I was the child who never left home without a baby doll (or three!). I lovingly named them, cared for them, and created hours of creative play by running pretend errands, going to my pretend job, or taking them to pretend school. As independent and career oriented as I was, I always knew I wanted to be a mother to a whole gaggle of kiddos.

When my husband and I decided to start a family, I was pregnant quickly. I could start to see all my childhood dreams click into place when our daughter was born in 2018. Despite a difficult delivery, exactly 7 days later I excitedly asked my husband if we could start trying for more. I was that smitten.

When our daughter was just 7 months old, my dad got sick with pancreatic cancer. I was a new, working mom trying to navigate the reality that my immediate family would never be the same, and my sister was a crucial part of that support system. After his 6-week battle, he went home to be with Jesus in the Summer of 2019. The experience only solidified that siblings & cousins can be the very best gift parents give their children.

In early 2020, I found myself working from home with a spunky 16-month-old and decided that it would be a fantastic time to expand our family…no really. Global pandemic or not, I wanted my babies to be close together in age. In all seriousness, I just didn’t want to have to buy new professional maternity clothing, and I figured being able to hide out at home seemed as good a time as any.

Like the first time, we were elated to discover I was pregnant very quickly. I had a routine check with my doctor to confirm things were on the right track when she threw in an extra ultrasound just for fun. We quickly learned things were not right, and I was experiencing a tubal pregnancy. A few days later, I was wheeled back for emergency surgery to remove my right fallopian tube from the ectopic pregnancy. We were devastated and scared, but hopeful, too.

Before we could begin to heal physically, mentally, or emotionally, my doctors informed me things were still not right. The pregnancy was still growing somewhere, and they would need to run more tests to determine the next steps. Confusion, anger, and fear only scratched the surface of what we were feeling, and I ended up alone in a hospital bed in the wee hours of the morning learning that my only remaining fallopian tube (where the pregnancy had been all along) had ruptured. My second emergency surgery in two weeks took place on the one-year anniversary of my dad’s passing, and we were left with more questions than answers.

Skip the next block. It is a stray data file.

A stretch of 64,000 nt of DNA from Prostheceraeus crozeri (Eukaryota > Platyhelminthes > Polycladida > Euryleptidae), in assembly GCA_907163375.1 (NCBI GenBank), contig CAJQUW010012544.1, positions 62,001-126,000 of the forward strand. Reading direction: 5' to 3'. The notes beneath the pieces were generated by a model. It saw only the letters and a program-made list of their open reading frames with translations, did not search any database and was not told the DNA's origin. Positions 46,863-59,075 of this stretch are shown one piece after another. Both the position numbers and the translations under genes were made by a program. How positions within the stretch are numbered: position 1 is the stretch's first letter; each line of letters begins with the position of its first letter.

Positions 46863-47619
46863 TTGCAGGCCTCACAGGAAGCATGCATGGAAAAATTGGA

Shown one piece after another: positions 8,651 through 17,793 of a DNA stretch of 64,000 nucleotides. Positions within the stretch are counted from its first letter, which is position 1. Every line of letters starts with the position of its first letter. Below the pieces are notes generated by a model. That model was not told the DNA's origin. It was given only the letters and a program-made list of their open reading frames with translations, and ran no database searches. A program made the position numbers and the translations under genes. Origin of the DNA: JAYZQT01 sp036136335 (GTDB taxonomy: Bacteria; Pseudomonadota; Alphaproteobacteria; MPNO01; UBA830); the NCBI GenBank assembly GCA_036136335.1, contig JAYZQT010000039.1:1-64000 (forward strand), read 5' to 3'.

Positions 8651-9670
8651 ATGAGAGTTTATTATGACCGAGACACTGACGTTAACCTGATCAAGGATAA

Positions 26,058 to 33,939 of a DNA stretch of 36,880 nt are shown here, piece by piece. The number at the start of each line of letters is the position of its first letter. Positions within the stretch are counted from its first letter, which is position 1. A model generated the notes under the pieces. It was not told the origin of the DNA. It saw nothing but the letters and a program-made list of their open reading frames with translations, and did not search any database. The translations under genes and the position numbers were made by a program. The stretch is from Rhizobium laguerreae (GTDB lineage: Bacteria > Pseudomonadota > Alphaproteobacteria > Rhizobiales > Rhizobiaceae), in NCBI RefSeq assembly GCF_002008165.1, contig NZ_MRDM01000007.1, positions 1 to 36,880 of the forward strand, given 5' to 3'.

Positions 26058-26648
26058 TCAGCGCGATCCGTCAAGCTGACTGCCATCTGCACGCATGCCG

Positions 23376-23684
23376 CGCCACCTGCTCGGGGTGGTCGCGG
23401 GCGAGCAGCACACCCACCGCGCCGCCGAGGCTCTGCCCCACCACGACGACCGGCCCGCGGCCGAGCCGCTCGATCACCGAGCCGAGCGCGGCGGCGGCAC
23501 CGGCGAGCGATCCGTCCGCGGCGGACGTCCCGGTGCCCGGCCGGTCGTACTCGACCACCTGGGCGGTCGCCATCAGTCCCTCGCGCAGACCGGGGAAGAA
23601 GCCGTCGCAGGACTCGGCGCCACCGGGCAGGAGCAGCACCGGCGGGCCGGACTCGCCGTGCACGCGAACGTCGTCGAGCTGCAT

That Fall, full of determination and sheer stubbornness, I decided to double down on my dream of expanding my family. We went to fertility clinics, ran preliminary tests, and began protocols for IVF. I was so sure it would work that I put blinders on to everything else in our lives to ensure its success. After hundreds of shots, two failed retrievals, and maxing out both our emotional and financial capital, we were done. We were completely spent in every way and were left picking up the pieces of “now what?”

What happens when you can’t make your dreams a reality? Is God still good even when you don’t get what you so desperately want? What happens when you bet it all and lose? Those were questions I asked God, myself, my friends, and my therapist that next year.

As part of my healing journey, I was inspired to write a love letter to my daughter, explaining that even though things didn’t go as planned, she has always been enough. That letter turned into a children’s book I was able to publish in October, which just so happens to be Pregnancy and Infant Loss Awareness Month. My hope for this book, and in sharing my experience, is that parents and children feel less alone. I may never know the medical answers, but I have comfort in knowing that God wasn’t surprised or shocked by any of these events. From my vantage point, it looked wild, erratic, and downright ugly at times. But as Corrie Ten Boom once said, “Only heaven will reveal the top part of God’s tapestry.”

I am trusting that “I serve a good God, who is telling a good story, that has a good ending,” a motto adopted from my favorite pastor, Dr. Richard Hipps. I know that I am called to give thanks in all circumstances (1 Thessalonians 5:18), and I’ve learned that our lives are perfectly sweet just as they are. On my bad days I sometimes still wonder what might’ve been, but mostly, I’m just so grateful to have a front-row-seat to the life of our one and only.